This year will be remembered as one when time virtually stood still, thanks to covid crackdowns, factory closures and the impact on the retail sector of lockdowns and travel restrictions.
Despite the huge disruption worldwide caused by the coronavirus pandemic, consumer interest in watches has not died; in fact, brands report ongoing enquiries and a lift in online sales. They are making a concerted effort to keep what business they have, which has required them to pay more attention to two specific groups – local customers (as distinct from high-spending foreign tourists) and women.
The latter have long been crucial to brands’ prosperity but are often overlooked in watch-industry conversations or relegated to the “only interested in fashion” category.
The fact is manufacturers have well and truly moved on from the days when a “woman’s” watch was either pretty, simple, affectionately demure or a smaller version of a man’s watch, with a quick dusting of diamonds or similar decoration declaring its gender appropriateness.
For some time, brands have been catering to women not only with jewelled masterpieces but also with mechanical statements and the kind of bold designs long enjoyed by men. It’s a trend that has continued with this year’s releases, leading industry observers to ask whether more imagination is being applied to women’s watches than to men’s.
Whatever the answer, it’s fair to say that never has such variety been on offer for the feminine forearm. Of course, the preparation of these models began well before the world had any inkling of the covid crisis that was to come, because several years’ work – design, prototypes, testing, macro-jewel-setting etc – is typically involved in developing new watches.
But if ever there was a time to impress, this is it, and brands have shown they have the goods to attract what amounts to almost half the market for some, and even more for others. Thus, it’s no surprise to find maisons such as Chanel, Cartier and Van Cleef & Arpels leading the charge – when have they not?
But others, too, continue to rise to the occasion, as evidenced by the following dip into a few of 2020’s delicacies.
Rolex has reinvigorated the Oyster Perpetual range for 2020 and captured the headlines with the freshest dial colours yet fronting upgraded internals in the 36mm models. Whether yellow, red, pink, green or turquoise, the dials sparkle, with no need for expensive diamonds. $8,650
For the 20th anniversary of its ceramic watch, Chanel has sprinkled the J12.20 Enamel with delicate champleve symbols and house references: a tiny bag, a petit camellia, a miniature bottle of No. 5 perfume, even a diminutive tweed jacket. Numbered and limited to just five pieces, this model has brilliant-cut diamonds dotting the bezel, dial and mechanism. POA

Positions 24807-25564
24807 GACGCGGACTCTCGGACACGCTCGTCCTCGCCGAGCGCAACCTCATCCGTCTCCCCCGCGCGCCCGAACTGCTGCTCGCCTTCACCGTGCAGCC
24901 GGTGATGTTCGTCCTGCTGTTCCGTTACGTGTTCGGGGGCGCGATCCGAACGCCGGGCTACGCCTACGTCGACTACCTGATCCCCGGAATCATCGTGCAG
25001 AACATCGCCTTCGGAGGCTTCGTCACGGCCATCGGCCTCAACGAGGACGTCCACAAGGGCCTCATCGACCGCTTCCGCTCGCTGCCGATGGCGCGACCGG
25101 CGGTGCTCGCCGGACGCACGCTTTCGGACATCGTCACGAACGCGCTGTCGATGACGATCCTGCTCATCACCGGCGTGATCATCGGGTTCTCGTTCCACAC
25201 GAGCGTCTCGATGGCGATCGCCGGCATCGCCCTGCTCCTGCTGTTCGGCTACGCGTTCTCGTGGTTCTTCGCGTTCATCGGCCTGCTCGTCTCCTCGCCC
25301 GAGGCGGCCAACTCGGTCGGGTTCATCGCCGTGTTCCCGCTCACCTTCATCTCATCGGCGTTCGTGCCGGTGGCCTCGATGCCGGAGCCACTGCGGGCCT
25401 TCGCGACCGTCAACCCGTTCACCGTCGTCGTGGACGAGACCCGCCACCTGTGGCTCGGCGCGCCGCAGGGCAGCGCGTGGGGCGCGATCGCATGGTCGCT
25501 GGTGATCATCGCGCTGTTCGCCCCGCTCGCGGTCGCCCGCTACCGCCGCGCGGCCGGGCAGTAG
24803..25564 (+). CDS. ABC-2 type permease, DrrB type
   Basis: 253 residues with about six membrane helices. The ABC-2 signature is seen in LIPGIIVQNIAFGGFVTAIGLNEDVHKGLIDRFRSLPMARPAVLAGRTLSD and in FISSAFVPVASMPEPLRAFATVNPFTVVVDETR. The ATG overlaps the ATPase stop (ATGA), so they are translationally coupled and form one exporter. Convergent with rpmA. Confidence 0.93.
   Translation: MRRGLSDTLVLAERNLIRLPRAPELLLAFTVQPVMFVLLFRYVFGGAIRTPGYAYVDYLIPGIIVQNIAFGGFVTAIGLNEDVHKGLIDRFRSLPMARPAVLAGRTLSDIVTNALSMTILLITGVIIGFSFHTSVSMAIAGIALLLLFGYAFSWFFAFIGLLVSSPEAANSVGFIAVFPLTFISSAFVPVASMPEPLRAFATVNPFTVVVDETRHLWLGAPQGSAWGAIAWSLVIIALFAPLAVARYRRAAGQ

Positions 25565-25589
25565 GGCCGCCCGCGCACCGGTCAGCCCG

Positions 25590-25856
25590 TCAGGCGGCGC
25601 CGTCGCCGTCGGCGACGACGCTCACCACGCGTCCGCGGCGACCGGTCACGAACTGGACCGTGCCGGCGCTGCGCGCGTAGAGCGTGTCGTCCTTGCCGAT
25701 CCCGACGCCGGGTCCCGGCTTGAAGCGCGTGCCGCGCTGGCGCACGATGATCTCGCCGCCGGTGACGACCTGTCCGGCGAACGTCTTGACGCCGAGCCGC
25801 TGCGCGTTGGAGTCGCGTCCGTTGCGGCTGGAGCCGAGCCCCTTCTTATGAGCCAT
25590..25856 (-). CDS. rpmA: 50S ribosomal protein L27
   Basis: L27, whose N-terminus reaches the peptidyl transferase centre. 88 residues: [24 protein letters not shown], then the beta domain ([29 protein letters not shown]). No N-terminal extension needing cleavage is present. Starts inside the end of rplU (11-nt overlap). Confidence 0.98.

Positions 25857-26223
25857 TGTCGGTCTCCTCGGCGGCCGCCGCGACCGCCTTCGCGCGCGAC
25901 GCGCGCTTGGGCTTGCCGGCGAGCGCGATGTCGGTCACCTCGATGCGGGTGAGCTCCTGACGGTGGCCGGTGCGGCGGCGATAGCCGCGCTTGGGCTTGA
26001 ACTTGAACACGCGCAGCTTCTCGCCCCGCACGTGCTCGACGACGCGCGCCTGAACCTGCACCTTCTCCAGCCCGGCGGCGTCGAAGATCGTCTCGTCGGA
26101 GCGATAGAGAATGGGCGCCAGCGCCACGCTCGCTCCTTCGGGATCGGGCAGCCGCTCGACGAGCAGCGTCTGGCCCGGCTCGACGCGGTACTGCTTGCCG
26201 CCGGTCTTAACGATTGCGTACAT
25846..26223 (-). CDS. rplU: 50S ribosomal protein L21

Hublot’s Big Bang One Click Paraíba features one of the world’s most prized gemstones, the rare Paraíba tourmaline from Brazil, for the first time in a watch. The bezel is set with 48 baguette-cut tourmalines, the 39mm case with 118 brilliant-cut stones, and the sunray dial is picked out with a further 11. POA
Van Cleef & Arpels’ Lady Arpels “A Day in Paris Watch” combines luxe – a 38mm rose-gold case and bezel with round diamonds, onyx dial and sculpted rose-gold rotating disk with characters – with a whimsical display. $115,000
Inspired by a watch from the early seventies when the historical jewellery and watch house Piaget reigned supreme with Jackie Kennedy Onassis and Elizabeth Taylor among its most devoted customers, this 32mm Piaget Limelight Gala model has a hand-engraved white-gold bracelet and an enamel dial ringed with diamonds and blue sapphires. POA
Vacheron Constantin’s new Égérie has a “pleated” effect on the dial, inspired by fabric finishing. It’s cased in gold or steel and set with diamonds, and a clever interchangeable strap system completes the picture. POA
Behind the fan-shape motif of Bulgari Divas’ Dream Minute Repeater Malachite is the thinnest ladies’ chiming mechanism to date. Adding to the cachet, the watch is encrusted with 336 diamonds and cased in white gold. POA
Cartier’s diamond-set Pasha returns as a 35mm white-gold statement with an integrated bracelet accommodating 487 brilliant-cut stones (8.51 carats) and an extra diamond on the crown. A self-winding in-house movement powers things. $195,000
The Chanel Mademoiselle Privé Bouton Perle watch comes on a cuff of black tweed edged with gold braid and fastened by a button set with a half-white pearl (15mm) sourced in Australia. It’s ringed with 52 brilliant-cut diamonds and flips to reveal a tiny dial set with 142 more such gems. POA
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